Posted on March 23, 2015 at 1:33 PM
Note: The Bioethics Program blog will be moving to its new home on April 1, 2015. Be sure to change your bookmarks to http://bioethics.uniongraduatecollege.edu/blog/
by Richard Koo, Bioethics Program Alum (MSBioethics 2011) and Adjunct Faculty
About four years ago, Susan D. Block, M.D. posted a blog on Harvard Business Review’s website as part of a series of writings focusing on innovation in health care. In her blog, she bemoaned the “lousy job” doctors do in communicating with patients when it becomes apparent that additional treatment and technology will fail to stave off death. Among several other proposals, she suggested that standards for appropriate documentation of end of life discussions should be developed, promulgated, and used as reportable indicators of quality care. To carry out that innovation, she proposed that “all electronic medical record systems would be expected to support documentation of the patient’s health care proxy, values and goals” and “a broadly-agreed-upon definition of populations for whom these discussions and documentation are appropriate would be developed.”
Dr. Block is no stranger to the subject of end of life communications between doctors and patients. She participated in a number of panels and has authored articles on the subject since the 1990s. She also did not wait for the medical profession to follow through on her proposals. As Director of the Serious Illness Program at Ariadne Labs, Dr. Block spearheaded the development of a system (the “System”) to assure that doctors caring for seriously ill patients can develop competency in communicating with their patients so that the patients “can live with their serious illness and into the last stage of life with dignity, control and a sense of peace.” The System aims to train physicians in identifying appropriate patients for such communication, determining the right time to initiate the serious illness conversation, engaging in serious illness planning, helping patients discuss their end-of life preferences with their families, and documenting those plans and preferences in the patient’s electronic health record.
Presently, Ariadne Labs is evaluating the outcomes of the System through a series of clinical and implementation trials measuring outcomes in oncology, primary care, nephrology, chronic illness, surgical and emergency settings and adapting it to culturally diverse populations. The plan is to launch the System nationally in the fall of 2015 through a collaborative of approximately 20 health care networks to test it in different populations across the country.
Even before System launch, I’ve heard some potential concerns about the System from health care professionals who work with seriously ill patients day to day:
Pushback 1: “Discussions with patients with serious illness near the end of life are intensely personal and depend on an individual’s health care trajectory, views on life, death, and religion, financial situation as well as family dynamics. No standardized set of conversation guides, scripts, checklists and reminders can be practically useful.”
Counterpoint: “Standardized” doesn’t necessarily mean one size fits all. Though the System hasn’t yet been publicly released, based on Dr. Block’s body of work, my bet is that the System will direct physicians to take into account individualized variations in patient background, prognoses, situations and preferences. It should also help the physicians structure their communications according to those variations.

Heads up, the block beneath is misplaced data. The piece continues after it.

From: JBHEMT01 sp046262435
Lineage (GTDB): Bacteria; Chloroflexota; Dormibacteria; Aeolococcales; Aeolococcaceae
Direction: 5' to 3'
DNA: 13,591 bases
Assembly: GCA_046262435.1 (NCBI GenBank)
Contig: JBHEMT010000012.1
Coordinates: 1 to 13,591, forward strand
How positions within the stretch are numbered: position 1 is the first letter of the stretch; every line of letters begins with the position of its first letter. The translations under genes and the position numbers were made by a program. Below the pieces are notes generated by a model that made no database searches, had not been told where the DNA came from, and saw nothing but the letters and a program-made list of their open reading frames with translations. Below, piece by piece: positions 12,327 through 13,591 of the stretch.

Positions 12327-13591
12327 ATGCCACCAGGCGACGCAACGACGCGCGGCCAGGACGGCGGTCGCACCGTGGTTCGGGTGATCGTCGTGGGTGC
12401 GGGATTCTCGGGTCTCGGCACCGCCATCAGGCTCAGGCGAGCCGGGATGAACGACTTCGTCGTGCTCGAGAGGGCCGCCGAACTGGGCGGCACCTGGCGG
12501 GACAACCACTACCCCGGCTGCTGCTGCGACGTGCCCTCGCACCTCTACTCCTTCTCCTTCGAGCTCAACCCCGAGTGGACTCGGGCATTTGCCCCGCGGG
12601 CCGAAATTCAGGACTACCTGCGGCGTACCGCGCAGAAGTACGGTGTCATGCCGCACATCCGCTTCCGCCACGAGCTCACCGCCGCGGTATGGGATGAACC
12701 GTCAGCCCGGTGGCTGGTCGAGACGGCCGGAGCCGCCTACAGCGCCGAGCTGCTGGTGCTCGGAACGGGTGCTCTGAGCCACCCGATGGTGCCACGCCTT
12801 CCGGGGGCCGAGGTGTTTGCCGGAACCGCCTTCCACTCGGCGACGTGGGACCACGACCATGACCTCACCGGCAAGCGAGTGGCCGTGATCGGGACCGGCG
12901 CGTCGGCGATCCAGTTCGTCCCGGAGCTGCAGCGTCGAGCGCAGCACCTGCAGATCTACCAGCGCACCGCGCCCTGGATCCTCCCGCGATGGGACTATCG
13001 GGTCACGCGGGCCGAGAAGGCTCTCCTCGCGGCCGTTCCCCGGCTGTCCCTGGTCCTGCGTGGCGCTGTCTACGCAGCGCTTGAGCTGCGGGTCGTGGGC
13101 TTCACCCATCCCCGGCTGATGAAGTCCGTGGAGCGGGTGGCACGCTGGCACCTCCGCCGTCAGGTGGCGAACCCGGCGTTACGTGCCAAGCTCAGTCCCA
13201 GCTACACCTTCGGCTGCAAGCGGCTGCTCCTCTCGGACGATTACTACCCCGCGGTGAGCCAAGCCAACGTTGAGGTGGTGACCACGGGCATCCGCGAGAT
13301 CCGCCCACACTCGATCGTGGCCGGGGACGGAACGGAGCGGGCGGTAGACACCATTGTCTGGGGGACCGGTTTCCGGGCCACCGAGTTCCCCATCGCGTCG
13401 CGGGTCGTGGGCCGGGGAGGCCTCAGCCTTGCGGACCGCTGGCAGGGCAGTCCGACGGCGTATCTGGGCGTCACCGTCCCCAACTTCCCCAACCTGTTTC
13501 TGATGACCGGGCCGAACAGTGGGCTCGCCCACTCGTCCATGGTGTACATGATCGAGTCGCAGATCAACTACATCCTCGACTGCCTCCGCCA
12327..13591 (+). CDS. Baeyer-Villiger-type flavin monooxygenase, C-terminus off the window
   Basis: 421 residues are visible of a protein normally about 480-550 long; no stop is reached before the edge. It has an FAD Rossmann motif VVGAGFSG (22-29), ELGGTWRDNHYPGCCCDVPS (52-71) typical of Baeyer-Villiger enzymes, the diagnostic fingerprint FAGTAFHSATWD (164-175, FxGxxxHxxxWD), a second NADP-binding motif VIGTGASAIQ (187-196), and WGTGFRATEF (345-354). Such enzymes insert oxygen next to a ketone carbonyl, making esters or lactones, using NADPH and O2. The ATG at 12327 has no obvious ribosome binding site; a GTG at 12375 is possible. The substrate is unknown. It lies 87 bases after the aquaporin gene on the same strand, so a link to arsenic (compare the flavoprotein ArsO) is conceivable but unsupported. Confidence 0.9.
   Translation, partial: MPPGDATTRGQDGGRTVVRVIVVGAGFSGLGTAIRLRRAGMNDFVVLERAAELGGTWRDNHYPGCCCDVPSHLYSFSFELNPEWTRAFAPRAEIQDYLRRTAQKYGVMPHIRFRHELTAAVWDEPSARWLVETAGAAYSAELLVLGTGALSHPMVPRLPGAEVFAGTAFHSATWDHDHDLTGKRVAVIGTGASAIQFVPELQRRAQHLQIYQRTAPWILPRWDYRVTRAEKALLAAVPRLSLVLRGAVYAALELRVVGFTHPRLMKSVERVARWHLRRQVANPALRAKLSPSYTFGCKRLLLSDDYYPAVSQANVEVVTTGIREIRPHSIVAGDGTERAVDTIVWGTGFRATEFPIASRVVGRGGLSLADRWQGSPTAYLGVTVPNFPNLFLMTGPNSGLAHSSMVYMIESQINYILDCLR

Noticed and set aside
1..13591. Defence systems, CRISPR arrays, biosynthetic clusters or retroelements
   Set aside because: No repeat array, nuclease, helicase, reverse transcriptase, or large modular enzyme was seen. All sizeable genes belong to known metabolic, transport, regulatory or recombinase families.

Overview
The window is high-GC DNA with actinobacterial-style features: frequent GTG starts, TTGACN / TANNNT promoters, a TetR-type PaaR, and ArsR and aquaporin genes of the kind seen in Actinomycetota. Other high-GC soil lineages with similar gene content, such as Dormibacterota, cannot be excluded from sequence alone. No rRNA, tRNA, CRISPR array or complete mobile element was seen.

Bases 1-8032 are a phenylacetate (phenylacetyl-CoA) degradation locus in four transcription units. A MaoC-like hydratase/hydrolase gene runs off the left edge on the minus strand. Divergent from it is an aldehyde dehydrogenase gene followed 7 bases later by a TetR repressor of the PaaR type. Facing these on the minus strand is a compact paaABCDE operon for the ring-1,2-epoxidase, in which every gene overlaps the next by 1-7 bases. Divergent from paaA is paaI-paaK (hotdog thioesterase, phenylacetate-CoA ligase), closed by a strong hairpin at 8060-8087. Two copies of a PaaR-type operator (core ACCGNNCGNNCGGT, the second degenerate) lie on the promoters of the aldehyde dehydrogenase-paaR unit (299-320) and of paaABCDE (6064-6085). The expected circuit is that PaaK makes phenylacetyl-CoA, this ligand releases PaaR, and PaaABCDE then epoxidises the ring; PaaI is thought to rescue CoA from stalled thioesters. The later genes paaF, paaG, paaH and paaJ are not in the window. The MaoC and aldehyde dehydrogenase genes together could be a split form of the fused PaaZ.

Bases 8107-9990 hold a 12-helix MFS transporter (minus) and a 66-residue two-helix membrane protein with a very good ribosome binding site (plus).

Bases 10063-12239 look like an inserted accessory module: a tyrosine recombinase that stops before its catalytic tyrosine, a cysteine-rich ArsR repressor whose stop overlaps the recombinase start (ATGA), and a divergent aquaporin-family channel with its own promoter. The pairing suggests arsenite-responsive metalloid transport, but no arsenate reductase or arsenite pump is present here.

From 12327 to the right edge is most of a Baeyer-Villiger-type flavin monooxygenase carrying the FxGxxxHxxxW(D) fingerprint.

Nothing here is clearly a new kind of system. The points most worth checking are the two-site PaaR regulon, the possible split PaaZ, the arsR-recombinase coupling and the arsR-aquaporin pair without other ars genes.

Pushback 2: “The reason why the medical profession does a “lousy job” in end of life communications is because many doctors have little motivation or interest to get good at it. Changes to the U.S. health care delivery system of a more fundamental nature have to be made before the medical profession current approach to communications with seriously ill patients will change.”
Counterpoint: So what are health care professionals supposed to do: sit on their hands until fundamental changes happen? Communicating with patients is an integral part of the provision of health care. Health care professionals have an ethical imperative not to do a “lousy job” in that regard, whether or not these improvements are financially rewarded.
Pushback 3: “The medical profession would be better off leaving the task of difficult discussions near the end of life to those who presently deal with it best, namely palliative care physicians, nurses and nurse practitioners, hospice care specialists, social workers and patient advocates.
Counterpoint: One of the driving forces behind the development of the System is to raise the recognized standard of care of all physicians who treat seriously ill patients. Leaving the task of having appropriate end of life planning and communications in the hands of a cadre of specialists does nothing to address the “lousy job” physicians do that Dr. Block bemoaned. Any improvement in serious illness communications and the heightened sensitivities that the System might help bring about would also enhance the prospects that physicians will work collaboratively with the rest of the health care team to improve patient care near the end of life.
From a broader view, these potential concerns about the System seem symptomatic of the threat that innovative ideas present to the status quo. Personally, I’m excited about the possibilities of the System, in part because of my great respect for Ariadne Labs and its leaders, including Executive Director Atul Gawande, M.D.